Simplifi makes it easier to develop a budget and spending plan by monitoring your cash flow and letting you know how much cash you have leftover after your bills are paid.
If you know that you need to cut spending in a particular area (e.g., shopping at Target or on Amazon), you can set Simplifi to monitor and alert you about your shopping transactions.
For example, you can set an alert to notify you when your shopping charges approach or exceed a specific amount that you’ve set—which should help you keep a better handle on things.
Simplifi also helps you view and track your investment performance right in your account dashboard.
This means that if you have several investing accounts—like some stock investments at Ally Invest, a Roth IRA at Vanguard, and an employer-backed 401k at Schwab— you can view all of your holdings from one place, which is pretty awesome.
Simplifi automatically monitors your spending behavior and produces helpful reports based on your transactions. Over time, you’ll be able to watch your net worth and savings increase.
Here’s where Simplifi stands out from Mint. In order to be a Simplifi member, you’ll either have to pay $39.99 each year or $3.99 monthly. For that price, you’ll have access to customer support over the phone or live chat. You also won’t get hit with any marketing solicitations.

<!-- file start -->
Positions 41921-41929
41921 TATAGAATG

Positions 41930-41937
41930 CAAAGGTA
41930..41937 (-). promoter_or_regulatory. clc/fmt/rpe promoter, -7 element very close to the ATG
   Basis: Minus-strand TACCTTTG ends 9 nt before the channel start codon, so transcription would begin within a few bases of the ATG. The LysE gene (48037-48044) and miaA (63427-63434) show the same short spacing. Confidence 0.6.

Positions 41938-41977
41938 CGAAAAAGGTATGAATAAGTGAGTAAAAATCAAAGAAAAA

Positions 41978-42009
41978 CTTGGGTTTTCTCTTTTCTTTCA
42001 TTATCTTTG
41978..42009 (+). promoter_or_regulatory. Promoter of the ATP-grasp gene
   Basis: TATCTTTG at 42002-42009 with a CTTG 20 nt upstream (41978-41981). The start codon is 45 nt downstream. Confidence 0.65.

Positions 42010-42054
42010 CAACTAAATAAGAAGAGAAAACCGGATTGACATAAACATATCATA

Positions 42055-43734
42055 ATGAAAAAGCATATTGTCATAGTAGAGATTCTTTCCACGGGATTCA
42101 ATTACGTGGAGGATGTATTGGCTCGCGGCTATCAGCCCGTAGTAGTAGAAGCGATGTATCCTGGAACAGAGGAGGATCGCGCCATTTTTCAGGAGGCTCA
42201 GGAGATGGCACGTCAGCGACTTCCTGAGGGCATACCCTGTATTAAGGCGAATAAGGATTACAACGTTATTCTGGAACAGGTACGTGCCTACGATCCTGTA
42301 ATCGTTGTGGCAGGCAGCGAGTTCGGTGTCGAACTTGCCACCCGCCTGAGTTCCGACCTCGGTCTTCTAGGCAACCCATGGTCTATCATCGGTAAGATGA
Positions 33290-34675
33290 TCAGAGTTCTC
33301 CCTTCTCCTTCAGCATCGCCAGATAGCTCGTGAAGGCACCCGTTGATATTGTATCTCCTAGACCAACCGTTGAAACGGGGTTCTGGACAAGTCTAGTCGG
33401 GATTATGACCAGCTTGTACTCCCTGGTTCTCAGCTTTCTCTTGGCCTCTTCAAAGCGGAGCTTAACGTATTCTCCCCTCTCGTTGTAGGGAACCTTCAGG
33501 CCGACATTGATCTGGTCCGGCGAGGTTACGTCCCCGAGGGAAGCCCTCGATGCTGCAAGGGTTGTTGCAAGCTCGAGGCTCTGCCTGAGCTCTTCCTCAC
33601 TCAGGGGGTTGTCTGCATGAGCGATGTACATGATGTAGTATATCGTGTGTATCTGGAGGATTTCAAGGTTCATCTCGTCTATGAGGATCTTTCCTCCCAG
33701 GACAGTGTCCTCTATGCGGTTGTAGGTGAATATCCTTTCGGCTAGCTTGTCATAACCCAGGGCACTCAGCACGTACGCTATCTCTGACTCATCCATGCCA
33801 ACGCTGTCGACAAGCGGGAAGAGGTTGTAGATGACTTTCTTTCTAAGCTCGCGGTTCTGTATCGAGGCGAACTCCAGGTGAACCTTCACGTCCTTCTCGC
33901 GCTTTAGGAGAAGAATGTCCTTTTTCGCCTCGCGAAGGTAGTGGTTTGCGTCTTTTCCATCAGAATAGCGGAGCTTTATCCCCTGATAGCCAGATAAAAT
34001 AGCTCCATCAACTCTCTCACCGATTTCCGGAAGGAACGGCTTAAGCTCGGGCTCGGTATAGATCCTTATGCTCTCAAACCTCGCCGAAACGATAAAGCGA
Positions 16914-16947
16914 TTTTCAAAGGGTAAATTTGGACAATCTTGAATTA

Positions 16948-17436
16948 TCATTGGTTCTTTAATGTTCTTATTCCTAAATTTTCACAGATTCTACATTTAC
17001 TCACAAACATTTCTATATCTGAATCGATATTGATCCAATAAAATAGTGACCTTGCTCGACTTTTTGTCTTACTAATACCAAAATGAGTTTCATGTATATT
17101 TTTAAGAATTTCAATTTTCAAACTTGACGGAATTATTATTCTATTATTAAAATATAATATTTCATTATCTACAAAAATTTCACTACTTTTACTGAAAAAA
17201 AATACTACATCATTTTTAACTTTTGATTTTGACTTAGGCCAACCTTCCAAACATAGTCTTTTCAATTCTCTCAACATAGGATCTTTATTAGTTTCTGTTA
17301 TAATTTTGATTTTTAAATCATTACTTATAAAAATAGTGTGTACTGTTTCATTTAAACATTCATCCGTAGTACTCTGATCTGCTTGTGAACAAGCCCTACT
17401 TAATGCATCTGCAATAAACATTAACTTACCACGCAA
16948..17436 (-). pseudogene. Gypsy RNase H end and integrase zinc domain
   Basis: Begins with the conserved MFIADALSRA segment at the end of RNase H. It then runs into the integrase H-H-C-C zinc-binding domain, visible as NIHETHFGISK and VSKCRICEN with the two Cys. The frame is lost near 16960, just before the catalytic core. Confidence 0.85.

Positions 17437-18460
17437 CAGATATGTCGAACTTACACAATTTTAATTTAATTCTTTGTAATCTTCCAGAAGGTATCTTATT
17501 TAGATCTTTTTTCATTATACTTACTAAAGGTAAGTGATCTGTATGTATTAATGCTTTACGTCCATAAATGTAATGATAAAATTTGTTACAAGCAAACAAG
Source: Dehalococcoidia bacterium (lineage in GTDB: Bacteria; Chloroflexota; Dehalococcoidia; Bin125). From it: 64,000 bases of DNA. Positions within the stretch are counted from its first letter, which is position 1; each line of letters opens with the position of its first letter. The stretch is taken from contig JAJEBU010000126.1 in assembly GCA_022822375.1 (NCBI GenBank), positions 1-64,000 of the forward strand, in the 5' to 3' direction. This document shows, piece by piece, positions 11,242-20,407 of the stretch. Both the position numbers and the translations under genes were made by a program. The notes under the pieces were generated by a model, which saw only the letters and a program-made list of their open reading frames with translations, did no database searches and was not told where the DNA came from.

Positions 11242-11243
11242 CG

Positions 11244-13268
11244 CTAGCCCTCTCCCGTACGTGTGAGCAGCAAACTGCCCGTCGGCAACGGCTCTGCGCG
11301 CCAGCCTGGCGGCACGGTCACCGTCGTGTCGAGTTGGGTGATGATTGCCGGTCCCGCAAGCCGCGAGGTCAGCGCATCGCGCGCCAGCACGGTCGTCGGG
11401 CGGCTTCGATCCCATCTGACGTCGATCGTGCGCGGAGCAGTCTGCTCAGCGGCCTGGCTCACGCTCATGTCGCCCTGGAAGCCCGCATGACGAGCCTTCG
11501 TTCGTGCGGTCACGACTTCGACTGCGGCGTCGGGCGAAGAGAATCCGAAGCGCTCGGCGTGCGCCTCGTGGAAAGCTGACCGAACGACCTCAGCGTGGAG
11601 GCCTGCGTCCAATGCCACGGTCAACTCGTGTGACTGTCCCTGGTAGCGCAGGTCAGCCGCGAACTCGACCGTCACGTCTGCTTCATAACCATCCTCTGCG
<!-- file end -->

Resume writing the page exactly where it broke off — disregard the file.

Mint, on the other hand, is 100% free to use—which should definitely appeal to more users. However, customer support is limited to web-based support only; neither live chat nor phone support is available.
What’s more, while Mint doesn’t cost any money upfront, the company makes money on the back end by selling your data and sending you ads (e.g., advertisements for new credit cards, loan options, mortgage refinance options, and more).
Signing Up and Getting Started
In order to access the Simplifi portal, you’ll first have to register a Quicken account here and sign up for a free trial (either an annual trial or a monthly trial; I went with monthly). Once that’s taken care of, you’ll be walked through a quick new account tutorial.
First, you’ll have to enter some basic personal details—like your name and zip code. You’ll then be asked to link your external financial accounts. (FYI: This is a very similar process to how signing up for Mint or YNAB works.)
Next, you’ll be asked to enter your income (if the app isn’t able to pull it automatically).
Finally, you’ll have the opportunity to enter the details on the various bills you owe each month, as well as the details on any recurring monthly account transfers (like if you deposit $200 to an HYSA each month). You can also put in expenses for any recurring subscriptions you’re signed up for (e.g., Spotify and Netflix).
After that’s done, your account will be ready to go, and you’ll have access to your account dashboard. It’s that simple.
Simplifi Promotions, Bonuses, Coupons
Simplifi is currently in beta form. It seems that they are still working out some kinks before going full-scale. That said, the company is currently offering a free three-month trial, which is pretty cool because you’ll get to know the service before you actually have to pay anything.